Silje Christoffersen, of Enterprise, works as a Youth Stewardship Education Program intern at Wallowa Resources in Enterprise.

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I recently had the privilege of attending a talk at the OK Theatre by Marion McGee, a representative from the Office of Strategic Partnerships at the Smithsonian Institution in Washington, D.C.

Marion traveled all the way to Enterprise because the Smithsonian identified the Maxville Heritage Interpretive Center as an important partner in their mission to preserve our country’s multi-cultural history.

Marion spoke eloquently about the recent opening of the National Museum of African American History and Culture on the National Mall in D.C. The NMAAHC has quickly become one of the most visited Smithsonian museums, with an average visit time of six hours. This museum celebrates our collective history through the African American lens. It is not just a museum “for black people” — it is a museum for everyone who seeks to deepen their understanding of America and the people who shape this country. Just as the Maxville Heritage Interpretive Center is for everyone who cares about Wallowa County and our shared legacy.

As a young person returning home after college in Massachusetts and a year in Norway, I am increasingly fascinated by this place. Wallowa County is unique. People feel something here that they do not experience in other places. A lot of press on our county focuses on the aesthetic beauty of this place. With articles appearing in The New York Times and Travel Oregon, there’s been a recent shift in the visibility of our humble valley. But what makes this county special is the people and the connection to place.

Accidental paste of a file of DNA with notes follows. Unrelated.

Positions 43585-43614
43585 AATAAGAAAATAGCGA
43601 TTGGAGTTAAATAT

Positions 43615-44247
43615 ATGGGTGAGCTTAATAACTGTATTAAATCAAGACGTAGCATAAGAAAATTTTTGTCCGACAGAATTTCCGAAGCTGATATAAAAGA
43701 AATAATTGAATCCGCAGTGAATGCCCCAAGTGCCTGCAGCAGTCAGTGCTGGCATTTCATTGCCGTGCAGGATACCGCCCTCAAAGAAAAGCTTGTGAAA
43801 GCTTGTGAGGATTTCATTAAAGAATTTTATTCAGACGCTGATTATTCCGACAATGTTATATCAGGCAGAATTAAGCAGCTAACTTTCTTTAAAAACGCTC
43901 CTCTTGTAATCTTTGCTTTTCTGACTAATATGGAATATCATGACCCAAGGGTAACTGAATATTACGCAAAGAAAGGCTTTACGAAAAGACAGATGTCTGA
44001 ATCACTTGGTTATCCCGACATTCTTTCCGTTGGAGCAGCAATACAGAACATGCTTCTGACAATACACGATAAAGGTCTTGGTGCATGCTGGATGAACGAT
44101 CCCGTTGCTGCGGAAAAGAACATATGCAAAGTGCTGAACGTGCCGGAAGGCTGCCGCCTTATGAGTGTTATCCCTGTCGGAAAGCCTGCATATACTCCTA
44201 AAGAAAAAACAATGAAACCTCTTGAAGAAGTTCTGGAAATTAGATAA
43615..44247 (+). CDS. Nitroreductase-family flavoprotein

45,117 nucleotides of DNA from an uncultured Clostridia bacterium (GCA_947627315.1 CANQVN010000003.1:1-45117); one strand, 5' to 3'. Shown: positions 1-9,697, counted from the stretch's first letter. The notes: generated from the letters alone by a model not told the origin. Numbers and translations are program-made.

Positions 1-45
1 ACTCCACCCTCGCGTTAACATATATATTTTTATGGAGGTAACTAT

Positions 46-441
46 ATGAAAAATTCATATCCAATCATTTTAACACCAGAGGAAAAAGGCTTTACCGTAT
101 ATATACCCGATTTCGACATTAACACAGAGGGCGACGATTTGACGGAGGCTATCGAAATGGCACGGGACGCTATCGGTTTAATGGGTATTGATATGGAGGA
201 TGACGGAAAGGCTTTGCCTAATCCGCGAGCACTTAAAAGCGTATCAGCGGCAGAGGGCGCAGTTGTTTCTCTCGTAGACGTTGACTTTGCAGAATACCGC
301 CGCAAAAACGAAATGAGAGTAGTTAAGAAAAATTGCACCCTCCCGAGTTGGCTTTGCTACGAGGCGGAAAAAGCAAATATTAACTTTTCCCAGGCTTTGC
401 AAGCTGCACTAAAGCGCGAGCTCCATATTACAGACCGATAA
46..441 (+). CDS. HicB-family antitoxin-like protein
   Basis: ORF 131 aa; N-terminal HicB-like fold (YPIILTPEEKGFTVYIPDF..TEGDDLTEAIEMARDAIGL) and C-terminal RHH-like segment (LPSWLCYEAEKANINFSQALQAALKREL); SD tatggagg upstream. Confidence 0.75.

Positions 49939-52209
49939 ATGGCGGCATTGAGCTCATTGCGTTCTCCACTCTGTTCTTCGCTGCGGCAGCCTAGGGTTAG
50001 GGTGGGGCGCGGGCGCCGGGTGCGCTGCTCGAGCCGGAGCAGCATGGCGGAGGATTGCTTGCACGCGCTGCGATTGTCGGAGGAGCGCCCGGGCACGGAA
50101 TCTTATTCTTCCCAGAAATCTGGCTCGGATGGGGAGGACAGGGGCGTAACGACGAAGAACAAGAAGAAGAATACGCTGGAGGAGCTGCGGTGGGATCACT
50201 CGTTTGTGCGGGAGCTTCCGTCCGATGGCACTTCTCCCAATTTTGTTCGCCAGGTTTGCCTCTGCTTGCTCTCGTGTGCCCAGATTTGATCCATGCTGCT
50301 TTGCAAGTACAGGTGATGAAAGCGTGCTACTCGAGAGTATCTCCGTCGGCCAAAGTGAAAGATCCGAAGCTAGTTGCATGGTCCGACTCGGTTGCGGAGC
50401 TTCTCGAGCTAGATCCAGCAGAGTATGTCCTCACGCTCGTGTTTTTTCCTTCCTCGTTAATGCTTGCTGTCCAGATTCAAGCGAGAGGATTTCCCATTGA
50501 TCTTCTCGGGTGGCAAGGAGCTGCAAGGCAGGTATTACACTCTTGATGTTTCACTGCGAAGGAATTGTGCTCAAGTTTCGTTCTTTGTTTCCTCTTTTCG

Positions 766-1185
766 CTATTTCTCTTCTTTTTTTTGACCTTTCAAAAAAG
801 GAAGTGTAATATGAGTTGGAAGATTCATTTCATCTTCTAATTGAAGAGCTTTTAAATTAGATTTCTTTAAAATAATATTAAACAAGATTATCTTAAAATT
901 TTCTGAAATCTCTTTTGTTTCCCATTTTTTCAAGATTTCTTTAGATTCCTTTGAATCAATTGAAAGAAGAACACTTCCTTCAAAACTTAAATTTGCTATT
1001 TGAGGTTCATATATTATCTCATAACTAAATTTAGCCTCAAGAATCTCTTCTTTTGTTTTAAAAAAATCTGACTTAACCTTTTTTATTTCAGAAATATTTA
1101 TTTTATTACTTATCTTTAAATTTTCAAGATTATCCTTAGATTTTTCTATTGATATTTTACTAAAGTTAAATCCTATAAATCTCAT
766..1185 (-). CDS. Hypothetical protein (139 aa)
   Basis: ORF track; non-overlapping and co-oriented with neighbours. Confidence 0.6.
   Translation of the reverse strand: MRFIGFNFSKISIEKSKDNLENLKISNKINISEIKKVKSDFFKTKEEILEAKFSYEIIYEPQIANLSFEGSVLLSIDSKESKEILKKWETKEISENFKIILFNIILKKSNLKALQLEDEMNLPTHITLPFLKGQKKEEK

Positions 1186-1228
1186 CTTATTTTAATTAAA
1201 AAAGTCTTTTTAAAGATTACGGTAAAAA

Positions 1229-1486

In conversations with folks here, it’s clear that this publicity makes people nervous. I believe it’s valuable to reflect on this anxiety to help us consider the ways we do and don’t want to be represented.

Personally, I hope people come here with a respect and appreciation for Wallowa County’s loggers, ranchers, teachers, doctors, biologists and artists — the people whose labor and ideas continue to shape this landscape and maintain the strength of our community.

In an intercultural world and community, learning about history helps us develop our personal identity and sense of place. If we want tourists to engage with the human history of this place and not just its physical shell, we need to actively participate in the preservation of our history. The Maxville Heritage Interpretive Center provides opportunities for all of us to discover and showcase Wallowa County’s diverse history.

The Smithsonian recognizes the incredible asset we have, and we should too.

More information is available at www.maxvilleheritage.org and on Facebook at Maxville Heritage Interpretive Center or by phoning 541-426-3545.

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